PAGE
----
When adding an affix would result in two identical vowels side by side, an epenthetic /h/ is inserted to prevent the forbidden sequence. The language will allow either "máa" or "maá," but not "maa"; these combinations can be described as: loó – /lǒː/, a long, low-rising tone, represented by a double vowel, the second of, marked lóo – /lôː/, a long, high-falling tone, represented by a double vowel, the first of, marked Elgin preferred an analysis of the language as having no long vowels and a single tone, the high tone, but she acknowledged that linguists using other formalisms would be justified in saying that there are two tones and low. Láadan has five vowels: a – /ɑ/, an open back unrounded vowel, e – /ɛ/, an open-mid front unrounded vowel, i – /ɪ/, a near-close near-front unrounded vowel, o – /o/, a close-mid back rounded vowel, u – /u/, a close back rounded vowel. Láadan lacks the consonants /p, t, k, ɡ, s, z, f, v/. However, it uses d, sh, m, n, l, r, w, y, h with the same phonetic value as English.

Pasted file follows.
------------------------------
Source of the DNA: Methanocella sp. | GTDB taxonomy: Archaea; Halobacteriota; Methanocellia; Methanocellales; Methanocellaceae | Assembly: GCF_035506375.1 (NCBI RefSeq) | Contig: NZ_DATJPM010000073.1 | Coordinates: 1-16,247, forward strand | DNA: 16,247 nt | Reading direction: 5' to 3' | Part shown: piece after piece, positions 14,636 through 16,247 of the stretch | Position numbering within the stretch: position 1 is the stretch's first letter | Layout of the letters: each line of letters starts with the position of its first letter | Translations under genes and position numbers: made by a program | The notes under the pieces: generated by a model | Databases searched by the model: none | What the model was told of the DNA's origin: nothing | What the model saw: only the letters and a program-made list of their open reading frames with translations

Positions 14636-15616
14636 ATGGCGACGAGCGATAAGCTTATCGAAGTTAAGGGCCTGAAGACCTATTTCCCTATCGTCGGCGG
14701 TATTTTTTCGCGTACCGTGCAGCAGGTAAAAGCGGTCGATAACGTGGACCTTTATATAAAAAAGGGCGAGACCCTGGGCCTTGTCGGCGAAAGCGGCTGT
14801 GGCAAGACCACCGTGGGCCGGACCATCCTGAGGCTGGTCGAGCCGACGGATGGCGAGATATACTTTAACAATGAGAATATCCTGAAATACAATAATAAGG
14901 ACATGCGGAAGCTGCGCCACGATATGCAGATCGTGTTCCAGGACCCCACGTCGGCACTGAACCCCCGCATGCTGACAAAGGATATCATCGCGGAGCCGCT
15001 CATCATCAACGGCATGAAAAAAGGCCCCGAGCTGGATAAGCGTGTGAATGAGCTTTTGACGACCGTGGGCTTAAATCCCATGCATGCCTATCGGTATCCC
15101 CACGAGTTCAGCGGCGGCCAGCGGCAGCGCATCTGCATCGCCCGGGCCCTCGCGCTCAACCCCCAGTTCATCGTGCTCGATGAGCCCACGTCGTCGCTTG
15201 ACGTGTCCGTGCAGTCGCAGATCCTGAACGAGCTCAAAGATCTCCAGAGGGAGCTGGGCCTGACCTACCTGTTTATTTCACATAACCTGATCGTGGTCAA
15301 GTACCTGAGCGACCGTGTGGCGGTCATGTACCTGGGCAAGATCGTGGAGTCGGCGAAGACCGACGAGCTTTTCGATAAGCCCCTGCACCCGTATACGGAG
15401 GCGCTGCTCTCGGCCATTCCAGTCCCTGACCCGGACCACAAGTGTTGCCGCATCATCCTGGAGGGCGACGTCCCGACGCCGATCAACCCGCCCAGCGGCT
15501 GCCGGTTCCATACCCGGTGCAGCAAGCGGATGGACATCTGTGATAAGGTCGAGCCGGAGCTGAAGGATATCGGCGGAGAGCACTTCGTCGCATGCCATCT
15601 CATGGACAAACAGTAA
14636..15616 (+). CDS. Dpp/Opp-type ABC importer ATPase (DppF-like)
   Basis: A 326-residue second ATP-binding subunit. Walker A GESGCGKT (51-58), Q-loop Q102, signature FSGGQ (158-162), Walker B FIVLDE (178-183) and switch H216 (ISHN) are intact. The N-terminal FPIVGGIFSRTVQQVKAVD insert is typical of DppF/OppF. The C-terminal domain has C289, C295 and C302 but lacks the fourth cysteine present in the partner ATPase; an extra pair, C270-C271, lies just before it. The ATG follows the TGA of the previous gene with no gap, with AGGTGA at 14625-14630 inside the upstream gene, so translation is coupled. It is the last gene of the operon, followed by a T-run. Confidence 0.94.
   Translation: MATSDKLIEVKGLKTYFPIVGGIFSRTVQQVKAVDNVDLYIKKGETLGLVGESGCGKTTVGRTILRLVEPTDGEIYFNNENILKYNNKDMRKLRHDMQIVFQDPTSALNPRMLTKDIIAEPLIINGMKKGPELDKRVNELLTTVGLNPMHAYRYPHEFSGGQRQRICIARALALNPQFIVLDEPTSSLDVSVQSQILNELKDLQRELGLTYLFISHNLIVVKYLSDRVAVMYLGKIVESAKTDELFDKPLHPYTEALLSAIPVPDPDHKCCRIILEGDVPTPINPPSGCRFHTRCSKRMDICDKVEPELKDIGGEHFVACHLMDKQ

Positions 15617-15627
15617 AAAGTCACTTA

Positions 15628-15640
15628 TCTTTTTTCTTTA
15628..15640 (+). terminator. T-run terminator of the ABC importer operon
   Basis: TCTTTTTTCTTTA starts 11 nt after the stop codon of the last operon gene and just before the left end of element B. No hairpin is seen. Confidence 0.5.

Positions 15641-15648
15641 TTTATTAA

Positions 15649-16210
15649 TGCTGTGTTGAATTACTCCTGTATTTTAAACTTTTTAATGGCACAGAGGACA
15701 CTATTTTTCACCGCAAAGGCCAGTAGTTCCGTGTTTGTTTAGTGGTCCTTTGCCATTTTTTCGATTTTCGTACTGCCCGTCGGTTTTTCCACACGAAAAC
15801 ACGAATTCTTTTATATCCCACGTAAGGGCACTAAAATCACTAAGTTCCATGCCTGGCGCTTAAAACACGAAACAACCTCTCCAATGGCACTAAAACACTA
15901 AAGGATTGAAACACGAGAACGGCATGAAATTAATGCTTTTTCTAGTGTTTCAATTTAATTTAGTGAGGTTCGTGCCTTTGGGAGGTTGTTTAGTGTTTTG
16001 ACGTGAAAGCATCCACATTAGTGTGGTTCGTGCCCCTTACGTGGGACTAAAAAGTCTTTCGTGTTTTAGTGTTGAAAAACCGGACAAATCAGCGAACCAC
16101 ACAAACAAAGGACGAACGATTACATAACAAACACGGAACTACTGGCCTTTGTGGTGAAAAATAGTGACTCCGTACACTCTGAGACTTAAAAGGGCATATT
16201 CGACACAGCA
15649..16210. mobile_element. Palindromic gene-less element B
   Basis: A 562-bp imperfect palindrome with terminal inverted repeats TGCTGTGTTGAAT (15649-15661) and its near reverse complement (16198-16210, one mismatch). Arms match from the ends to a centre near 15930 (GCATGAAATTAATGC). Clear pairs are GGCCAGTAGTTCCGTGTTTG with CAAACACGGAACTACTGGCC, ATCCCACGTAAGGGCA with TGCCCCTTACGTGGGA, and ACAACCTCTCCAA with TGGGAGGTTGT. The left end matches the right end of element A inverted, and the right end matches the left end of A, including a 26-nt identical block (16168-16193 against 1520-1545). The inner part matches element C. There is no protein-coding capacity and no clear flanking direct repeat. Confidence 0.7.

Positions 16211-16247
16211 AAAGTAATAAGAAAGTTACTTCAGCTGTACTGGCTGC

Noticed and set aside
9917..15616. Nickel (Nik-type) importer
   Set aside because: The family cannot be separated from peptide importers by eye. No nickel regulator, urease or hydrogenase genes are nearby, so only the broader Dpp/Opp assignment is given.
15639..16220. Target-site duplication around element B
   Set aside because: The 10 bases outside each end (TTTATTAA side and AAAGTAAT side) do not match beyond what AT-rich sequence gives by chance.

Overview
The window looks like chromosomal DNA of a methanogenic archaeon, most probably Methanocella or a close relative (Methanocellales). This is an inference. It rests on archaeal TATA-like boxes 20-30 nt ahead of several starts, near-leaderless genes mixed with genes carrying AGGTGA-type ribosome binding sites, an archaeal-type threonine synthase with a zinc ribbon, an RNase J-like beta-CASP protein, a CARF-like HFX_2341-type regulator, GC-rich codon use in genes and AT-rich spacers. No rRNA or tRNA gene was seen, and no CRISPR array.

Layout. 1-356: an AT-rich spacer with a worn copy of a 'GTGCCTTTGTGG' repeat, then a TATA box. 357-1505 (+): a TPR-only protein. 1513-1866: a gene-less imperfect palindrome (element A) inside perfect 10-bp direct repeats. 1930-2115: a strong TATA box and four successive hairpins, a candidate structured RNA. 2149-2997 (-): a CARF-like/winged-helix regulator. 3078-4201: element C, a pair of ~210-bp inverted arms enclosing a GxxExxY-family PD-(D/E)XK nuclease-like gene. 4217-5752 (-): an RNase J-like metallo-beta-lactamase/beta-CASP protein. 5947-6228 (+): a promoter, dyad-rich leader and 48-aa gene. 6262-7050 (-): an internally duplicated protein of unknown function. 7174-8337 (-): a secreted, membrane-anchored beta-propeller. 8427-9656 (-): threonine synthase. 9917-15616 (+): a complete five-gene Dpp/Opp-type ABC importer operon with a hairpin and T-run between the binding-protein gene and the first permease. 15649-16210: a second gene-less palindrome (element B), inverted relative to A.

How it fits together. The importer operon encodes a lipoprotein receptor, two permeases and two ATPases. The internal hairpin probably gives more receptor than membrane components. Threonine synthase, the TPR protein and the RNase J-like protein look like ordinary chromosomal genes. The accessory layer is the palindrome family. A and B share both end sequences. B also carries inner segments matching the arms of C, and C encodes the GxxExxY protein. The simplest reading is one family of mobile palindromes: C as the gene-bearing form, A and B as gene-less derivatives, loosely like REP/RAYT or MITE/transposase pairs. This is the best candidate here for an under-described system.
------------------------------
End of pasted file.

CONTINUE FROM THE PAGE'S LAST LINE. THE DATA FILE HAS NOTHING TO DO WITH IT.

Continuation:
In addition to these, three digraphs require further explanation: th – /θ/, a voiceless dental fricative, zh – /ʒ/, a voiced postalveolar fricative, lh – /ɬ/, a voiceless alveolar lateral fricative. Most Láadan sentences contain three particles: The speech-act particle – this occurs at the beginning of the sentence and marks it as either a statement, a question, et cetera, they are: Bíi Indicates. The evidence particle – this occurs at the end of statements and indicates the trustworthiness of the statement, they are: wa Known to speaker because perceived by speaker, externally or internally wi Known to speaker because self-evident we Perceived by speaker in a dream wáa Assumed true by speaker because speaker trusts source waá Assumed false by speaker because speaker distrusts source. Verbs and adjectives are interchangeable. There are no articles, the object is marked by the -th or -eth suffix; the plural number is shown only by the me- prefix to the verb. The particle ra following a verb makes it negative.